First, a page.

To the Editor:
Over the last several months of testimony given before the Ad Hoc Advisory Group on Confederate Memorials and Street names, many chose “history” as their primary community value for the preservation of the memorials and street signs just as they are. The basic argument is that the memorials and signs convey only respect and regard for the Confederate soldiers and their leaders who fought bravely and died or returned from the war, and therefore they must not be “vilified,” nor their history “sanitized.”
For others, however, myself included, who give great weight to “diversity” and “inclusion” as primary values, and who believe it’s impossible to honor the confederates without honoring the confederacy, those symbols convey a very different message. They are reminders of a very ugly period of racism, prejudice and division in our nation’s (and city’s) history. Many would certainly acknowledge that our city’s ancestors did fight bravely for the Confederacy, however they would be quick to add that they were nonetheless fighting for a regime, led by Jefferson Davis, committed to white supremacy, racial purity and slavery.
And no matter how well a few revisionist historians have managed to cover the misdeeds and crimes of the Confederacy under a banner of the “Lost Cause,” its true raison d’etre was and remains the real enemy of those who champion greater racial and ethnic harmony and integration.
I confess, however, after sitting through the testimonials of more than 50 witnesses over several meetings, and scrolling through scores and scores of on-line statements provided to the Ad Hoc group, I began to see less “black and white” and more shades of “blue and gray” in the issues. I became less of an abolitionist as I came to more fully appreciate the complexities, legalities and confounding impracticalities associated with moving the Appomattox statute and renaming more than 200 streets.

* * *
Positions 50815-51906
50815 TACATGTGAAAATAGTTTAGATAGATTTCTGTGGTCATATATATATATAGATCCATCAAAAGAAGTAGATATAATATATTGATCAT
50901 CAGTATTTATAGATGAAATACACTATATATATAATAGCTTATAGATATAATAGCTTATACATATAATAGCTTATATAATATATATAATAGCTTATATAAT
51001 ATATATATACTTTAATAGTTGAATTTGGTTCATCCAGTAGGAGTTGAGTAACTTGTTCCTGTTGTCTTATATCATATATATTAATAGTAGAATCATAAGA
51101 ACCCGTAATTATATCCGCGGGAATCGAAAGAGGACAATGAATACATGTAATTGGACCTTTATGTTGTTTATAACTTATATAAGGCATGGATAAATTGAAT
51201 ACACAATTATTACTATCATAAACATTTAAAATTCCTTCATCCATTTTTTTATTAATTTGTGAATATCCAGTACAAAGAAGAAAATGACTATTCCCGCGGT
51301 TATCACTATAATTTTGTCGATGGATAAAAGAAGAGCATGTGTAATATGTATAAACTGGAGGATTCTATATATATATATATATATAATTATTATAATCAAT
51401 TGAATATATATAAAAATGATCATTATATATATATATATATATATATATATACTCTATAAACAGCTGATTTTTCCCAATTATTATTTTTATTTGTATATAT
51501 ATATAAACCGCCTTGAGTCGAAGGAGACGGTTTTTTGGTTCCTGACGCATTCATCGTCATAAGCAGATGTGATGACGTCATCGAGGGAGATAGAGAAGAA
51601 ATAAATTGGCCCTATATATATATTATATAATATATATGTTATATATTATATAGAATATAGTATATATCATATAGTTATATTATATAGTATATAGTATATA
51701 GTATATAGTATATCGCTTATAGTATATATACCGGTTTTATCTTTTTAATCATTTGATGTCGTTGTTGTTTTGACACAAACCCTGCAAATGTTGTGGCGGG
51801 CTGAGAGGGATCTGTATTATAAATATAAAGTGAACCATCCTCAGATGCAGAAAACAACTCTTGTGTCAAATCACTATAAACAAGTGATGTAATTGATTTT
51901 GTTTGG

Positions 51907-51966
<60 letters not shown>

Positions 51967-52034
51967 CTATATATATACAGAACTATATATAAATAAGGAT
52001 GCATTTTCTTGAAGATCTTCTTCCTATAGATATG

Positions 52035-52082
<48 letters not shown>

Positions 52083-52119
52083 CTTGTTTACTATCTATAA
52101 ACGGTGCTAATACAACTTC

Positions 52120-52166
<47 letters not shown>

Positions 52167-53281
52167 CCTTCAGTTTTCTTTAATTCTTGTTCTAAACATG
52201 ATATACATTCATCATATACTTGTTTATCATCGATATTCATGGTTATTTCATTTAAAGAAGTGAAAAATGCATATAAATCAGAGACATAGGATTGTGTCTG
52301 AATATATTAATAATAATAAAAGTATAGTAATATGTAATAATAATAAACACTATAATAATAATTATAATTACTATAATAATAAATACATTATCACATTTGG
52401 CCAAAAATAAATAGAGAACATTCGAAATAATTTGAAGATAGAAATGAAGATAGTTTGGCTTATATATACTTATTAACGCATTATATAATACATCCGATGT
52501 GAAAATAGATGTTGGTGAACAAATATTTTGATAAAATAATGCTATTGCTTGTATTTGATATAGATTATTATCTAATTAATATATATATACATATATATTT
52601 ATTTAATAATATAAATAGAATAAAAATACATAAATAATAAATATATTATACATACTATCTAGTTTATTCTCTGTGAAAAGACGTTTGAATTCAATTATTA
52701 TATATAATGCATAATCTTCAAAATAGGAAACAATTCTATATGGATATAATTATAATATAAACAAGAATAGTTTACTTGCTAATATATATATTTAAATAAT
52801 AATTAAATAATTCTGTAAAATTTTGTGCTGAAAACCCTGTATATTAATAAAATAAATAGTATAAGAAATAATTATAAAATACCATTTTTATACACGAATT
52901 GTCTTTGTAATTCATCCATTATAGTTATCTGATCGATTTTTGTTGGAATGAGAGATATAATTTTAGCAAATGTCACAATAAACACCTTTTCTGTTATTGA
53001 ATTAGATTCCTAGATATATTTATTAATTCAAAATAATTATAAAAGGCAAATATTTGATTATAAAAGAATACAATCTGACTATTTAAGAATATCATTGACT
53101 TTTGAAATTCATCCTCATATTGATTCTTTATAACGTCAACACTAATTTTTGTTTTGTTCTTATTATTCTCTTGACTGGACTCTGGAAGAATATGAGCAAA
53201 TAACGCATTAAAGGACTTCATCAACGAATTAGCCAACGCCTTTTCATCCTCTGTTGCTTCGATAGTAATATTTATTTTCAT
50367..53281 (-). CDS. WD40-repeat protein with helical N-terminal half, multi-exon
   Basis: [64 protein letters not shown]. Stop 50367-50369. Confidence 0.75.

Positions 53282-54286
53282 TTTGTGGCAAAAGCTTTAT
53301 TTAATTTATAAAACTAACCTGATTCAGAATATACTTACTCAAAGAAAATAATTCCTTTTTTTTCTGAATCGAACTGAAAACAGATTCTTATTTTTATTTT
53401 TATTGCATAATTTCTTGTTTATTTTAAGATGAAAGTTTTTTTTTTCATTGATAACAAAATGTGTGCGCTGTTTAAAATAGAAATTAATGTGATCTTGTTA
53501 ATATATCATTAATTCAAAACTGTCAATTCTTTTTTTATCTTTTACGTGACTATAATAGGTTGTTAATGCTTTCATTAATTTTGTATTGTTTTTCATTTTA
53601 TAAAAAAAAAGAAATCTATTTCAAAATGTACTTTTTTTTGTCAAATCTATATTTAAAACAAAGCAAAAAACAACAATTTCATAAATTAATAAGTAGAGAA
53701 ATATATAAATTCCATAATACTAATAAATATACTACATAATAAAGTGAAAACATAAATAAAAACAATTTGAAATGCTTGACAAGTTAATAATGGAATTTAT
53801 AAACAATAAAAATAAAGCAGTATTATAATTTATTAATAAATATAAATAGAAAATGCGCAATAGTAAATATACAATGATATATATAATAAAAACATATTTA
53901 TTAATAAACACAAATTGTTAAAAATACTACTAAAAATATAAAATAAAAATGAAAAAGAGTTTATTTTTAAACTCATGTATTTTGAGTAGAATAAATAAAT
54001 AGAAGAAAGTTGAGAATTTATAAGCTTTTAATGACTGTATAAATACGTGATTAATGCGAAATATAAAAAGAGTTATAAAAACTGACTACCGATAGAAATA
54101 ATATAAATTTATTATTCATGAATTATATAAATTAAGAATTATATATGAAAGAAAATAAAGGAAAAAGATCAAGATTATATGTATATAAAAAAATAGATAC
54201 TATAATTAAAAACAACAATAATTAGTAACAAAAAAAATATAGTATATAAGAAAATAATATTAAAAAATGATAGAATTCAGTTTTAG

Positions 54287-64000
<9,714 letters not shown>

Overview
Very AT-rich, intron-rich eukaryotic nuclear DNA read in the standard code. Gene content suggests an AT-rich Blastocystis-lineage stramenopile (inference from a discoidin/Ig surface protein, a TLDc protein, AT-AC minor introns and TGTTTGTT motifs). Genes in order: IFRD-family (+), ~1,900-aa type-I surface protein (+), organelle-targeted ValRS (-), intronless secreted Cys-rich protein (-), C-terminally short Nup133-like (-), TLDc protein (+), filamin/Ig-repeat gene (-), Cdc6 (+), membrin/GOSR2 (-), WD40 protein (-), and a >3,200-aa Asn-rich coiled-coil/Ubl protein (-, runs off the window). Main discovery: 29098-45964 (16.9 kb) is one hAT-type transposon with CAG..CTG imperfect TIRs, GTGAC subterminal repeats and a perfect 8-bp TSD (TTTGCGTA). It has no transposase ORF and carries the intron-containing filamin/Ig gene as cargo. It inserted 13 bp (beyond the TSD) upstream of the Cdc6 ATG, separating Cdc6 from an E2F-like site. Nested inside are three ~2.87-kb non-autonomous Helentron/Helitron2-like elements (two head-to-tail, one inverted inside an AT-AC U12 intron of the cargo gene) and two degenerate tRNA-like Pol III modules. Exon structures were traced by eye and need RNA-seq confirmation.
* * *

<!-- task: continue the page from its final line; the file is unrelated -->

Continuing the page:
The one issue, however, where I remain steadfast in my conviction that a change must be made relates to the Jefferson Davis Highway signs. We must not be distracted by those who argue that any change amounts to “rewriting or erasing history.” The focus must not be on the past but rather on the culture and values we wish to honor today and for the future.
I am not saying that any one who opposes any changes whatsoever is bigoted or prejudiced. But I am singling out Jefferson Davis’s bigotry, beliefs and actions as toxic and abhorrent to our city’s present values and expectations for the future and therefore totally unworthy of continued honor.
“Every generation” David Brooks wrote, “has a duty to root out the stubborn weed of prejudice from the culture.” To those who wish to “root out” a “weed of prejudice” in our midst, let’s begin the journey by replacing every street sign in the city that bears the name of the president of the Confederacy with the name of an individual whose life has been the embodiment of inclusion and diversity – Bill Euille, the first African American mayor of the City of Alexandria.
Richard E. Merritt